Jump to Main ContentJump to Primary Navigation

“Let’s just get over it”: Channel 4’s Fatima Manji on ‘fixation’ with women wearing the hijab

Fatima Manji Twitter.jpg

Channel 4 newscaster Fatima Manji found herself at the centre of a racist furore earlier this year, when The Sun columnist Kelvin MacKenzie publicly criticised her wearing of a headscarf while reporting on terror attacks taking place in Nice.

Not one to take bullying lying down, however, Manji brilliantly hit back at both MacKenzie’s vitriol and the controversial press regulatory ruling, which claimed the columnist was ‘entitled’ to question the wearing of ‘religious symbols’ on TV.

Now, the award-winning journalist has spoken out again, this time to address the media’s current fixation with women who choose to wear a hijab.

Fatima Manji

In an interview with The Guardian, Manji confronted the ongoing dialogue about the clothes she chooses to wear, which often results in abusive messages from trolls on social media.

“For me it’s less about what people think than how happy I am with the outfit,” she says.

“At the moment, I’m excited by jumpsuits and dungarees. That sounds weird. But yes, sometimes people come out with all kinds of mad things, some of which are amusing, some of which are racist.”

Read more: Channel 4’s Fatima Manji hits back at hijab criticism

She then moved on to discuss the media’s unbalanced representation of Muslim women who wear headscarves, and the way in which it contributes to the current climate of Islamophobia.

“There’s a fixation with my headgear, obviously, which I find tiring. Not just about me, but I’m so bored of media depictions of women in headscarves,” she explains.

“It’s either, ‘Oh, look at this terribly oppressed woman’, or, ‘Oh, how exciting, woman in headscarf can play football!’ Let’s just get over it.”

Manji, who joined Channel 4 as a reporter in 2012, also revealed that her ambitions to become a journalist began as young as eight.

But while her desire to be a part of history was one driving force, sadly, racial abuse was also another.

“I often say I made a really informed career decision at the age of eight. I wanted to be where history is made, I wanted to be in the centre of things,” she tells guardian.com.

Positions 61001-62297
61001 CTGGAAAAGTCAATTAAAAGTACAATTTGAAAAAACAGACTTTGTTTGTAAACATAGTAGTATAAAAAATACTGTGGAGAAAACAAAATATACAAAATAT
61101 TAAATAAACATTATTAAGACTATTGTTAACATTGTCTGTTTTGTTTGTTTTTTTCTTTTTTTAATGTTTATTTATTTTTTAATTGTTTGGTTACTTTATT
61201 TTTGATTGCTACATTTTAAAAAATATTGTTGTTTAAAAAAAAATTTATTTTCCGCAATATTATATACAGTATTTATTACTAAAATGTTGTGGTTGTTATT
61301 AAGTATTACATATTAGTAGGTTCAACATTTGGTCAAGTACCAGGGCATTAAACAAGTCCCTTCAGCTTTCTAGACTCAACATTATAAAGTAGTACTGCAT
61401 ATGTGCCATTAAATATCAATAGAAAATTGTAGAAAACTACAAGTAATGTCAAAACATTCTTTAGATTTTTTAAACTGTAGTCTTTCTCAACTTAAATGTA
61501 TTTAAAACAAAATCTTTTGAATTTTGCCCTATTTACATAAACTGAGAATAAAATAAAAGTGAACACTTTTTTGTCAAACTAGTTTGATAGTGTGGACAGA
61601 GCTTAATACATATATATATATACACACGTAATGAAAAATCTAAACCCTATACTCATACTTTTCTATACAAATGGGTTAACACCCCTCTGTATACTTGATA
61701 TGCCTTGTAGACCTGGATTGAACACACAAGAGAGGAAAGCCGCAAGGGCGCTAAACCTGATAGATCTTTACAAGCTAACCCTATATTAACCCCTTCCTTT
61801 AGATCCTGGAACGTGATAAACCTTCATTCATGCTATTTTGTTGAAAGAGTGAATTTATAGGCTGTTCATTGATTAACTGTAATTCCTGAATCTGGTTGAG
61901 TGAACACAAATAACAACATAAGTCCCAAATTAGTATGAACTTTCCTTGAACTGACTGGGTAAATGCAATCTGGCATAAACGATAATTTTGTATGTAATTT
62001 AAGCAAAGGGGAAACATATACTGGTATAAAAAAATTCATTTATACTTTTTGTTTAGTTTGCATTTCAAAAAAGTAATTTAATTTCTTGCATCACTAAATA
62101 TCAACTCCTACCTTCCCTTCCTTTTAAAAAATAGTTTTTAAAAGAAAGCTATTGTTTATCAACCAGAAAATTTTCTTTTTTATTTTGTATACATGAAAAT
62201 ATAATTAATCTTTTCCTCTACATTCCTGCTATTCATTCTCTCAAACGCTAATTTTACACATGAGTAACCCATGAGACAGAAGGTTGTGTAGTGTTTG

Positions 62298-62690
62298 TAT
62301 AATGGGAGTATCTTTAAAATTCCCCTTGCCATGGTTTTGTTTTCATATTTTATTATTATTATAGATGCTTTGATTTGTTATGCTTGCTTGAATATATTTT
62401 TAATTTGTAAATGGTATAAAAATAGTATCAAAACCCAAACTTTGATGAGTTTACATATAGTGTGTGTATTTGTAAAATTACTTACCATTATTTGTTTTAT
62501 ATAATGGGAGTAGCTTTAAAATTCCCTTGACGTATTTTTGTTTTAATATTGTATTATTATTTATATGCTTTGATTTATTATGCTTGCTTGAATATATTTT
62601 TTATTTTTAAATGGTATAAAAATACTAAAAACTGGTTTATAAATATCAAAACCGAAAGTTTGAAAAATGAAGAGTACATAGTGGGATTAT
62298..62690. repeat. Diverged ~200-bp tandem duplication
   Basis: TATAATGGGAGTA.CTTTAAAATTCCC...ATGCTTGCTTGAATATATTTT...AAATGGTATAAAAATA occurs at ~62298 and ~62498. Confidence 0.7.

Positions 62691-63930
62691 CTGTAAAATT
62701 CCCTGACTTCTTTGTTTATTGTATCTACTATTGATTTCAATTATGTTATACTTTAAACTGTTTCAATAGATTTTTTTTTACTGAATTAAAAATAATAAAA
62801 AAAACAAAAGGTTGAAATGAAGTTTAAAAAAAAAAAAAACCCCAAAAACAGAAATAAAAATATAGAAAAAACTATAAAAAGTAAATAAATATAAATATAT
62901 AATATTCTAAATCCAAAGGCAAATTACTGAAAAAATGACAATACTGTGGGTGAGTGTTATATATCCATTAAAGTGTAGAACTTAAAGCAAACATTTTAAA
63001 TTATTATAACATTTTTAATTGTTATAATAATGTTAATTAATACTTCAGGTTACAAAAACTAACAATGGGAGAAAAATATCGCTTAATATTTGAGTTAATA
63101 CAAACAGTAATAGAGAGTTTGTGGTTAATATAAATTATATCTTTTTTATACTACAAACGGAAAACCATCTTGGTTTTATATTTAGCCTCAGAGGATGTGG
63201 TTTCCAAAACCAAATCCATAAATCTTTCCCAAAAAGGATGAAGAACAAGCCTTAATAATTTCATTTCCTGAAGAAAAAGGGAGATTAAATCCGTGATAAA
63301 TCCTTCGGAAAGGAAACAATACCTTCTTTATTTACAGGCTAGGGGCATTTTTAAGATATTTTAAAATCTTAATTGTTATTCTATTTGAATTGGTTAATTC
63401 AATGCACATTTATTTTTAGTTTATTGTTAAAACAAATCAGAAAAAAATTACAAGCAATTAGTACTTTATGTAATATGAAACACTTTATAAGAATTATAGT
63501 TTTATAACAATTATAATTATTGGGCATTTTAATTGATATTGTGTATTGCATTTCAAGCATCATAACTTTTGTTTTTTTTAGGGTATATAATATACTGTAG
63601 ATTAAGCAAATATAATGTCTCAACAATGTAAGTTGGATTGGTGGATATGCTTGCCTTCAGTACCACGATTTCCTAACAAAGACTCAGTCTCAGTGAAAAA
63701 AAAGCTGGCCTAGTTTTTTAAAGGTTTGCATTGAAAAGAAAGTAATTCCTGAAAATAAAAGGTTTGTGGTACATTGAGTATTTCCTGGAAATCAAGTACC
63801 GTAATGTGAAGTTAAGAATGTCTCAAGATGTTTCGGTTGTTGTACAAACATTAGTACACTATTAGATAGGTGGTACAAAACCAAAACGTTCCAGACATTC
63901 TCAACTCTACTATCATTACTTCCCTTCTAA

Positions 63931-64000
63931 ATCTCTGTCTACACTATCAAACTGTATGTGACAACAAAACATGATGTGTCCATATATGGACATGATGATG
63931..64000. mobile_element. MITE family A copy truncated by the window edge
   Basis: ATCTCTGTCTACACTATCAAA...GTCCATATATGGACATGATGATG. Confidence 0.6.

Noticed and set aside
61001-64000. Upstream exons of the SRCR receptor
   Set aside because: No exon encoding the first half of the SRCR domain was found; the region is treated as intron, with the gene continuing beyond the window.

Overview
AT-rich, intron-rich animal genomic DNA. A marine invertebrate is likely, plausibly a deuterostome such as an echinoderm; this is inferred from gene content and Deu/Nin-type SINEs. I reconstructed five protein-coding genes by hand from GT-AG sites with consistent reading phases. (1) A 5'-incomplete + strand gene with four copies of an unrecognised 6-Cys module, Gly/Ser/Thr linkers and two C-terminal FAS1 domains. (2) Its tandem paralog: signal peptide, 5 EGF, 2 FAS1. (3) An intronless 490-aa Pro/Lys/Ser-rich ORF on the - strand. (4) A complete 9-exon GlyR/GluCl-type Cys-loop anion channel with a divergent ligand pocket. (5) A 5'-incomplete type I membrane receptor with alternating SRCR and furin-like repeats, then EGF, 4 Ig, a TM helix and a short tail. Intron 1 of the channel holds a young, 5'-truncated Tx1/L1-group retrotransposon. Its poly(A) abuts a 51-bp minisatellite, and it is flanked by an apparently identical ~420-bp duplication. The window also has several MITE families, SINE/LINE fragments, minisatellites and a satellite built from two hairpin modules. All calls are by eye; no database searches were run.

“I have very early memories of reading broadsheets when they seemed really massive, and that statement in itself now feels so dated.

“When you’re a minority in a country, you are inevitably more exposed to politics because you’re having to understand why you look different and why you do certain things differently. Or why someone’s calling you a Paki, quite honestly.”

Images: Twitter/Channel 4 News



Fatima Manji hits back at Kelvin MacKenzie over anti-hijab comments

Elle Halliwell.jpg

Journalist welcomes healthy baby boy after refusing cancer treatment


Amanda Knox on why innocent women confess to crimes they didn’t commit


20 soothing, beautiful songs guaranteed to help you fall asleep

An expert picks the ultimate classical music playlist

by Sarah Biddlecombe
20 Oct 2017

Puppy dog eyes are a thing and your dog makes them just for you

A study says dogs change their facial expressions when humans are looking

by Amy Swales
20 Oct 2017

Here’s how to buy a house or a flat for the princely sum of £1

It's time to enter the real-estate raffle

by Megan Murray
20 Oct 2017

Oxford University under fire for shocking lack of racial diversity

One MP called the revelations an example of “social apartheid”

by Moya Crockett
20 Oct 2017

This prosecco festival is the best way to start feeling Christmassy

Bubbles, bubbles everywhere

by Susan Devaney
20 Oct 2017

Missing your 16-25 railcard? We have good news for you

Rail bosses have taken pity on cash-strapped millennials

20 Oct 2017

This man’s response to his friend’s period while hiking is everything

“I had NOTHING on me and I was wearing shorts”

by Susan Devaney
20 Oct 2017

Why anxiety makes it harder to follow your intuition

It can have a paralysing effect on decision-making

by Anna Brech
19 Oct 2017

“Why all men must work to stamp out sexual harassment and abuse”

In wake of the Weinstein allegations, one writer argues why men need to be counted

19 Oct 2017

Rage, lust, power and warmth: how it feels to experience ‘red emotions

“I grew up being told my body was terrifying and my voice was unimportant”

by The Stylist web team
19 Oct 2017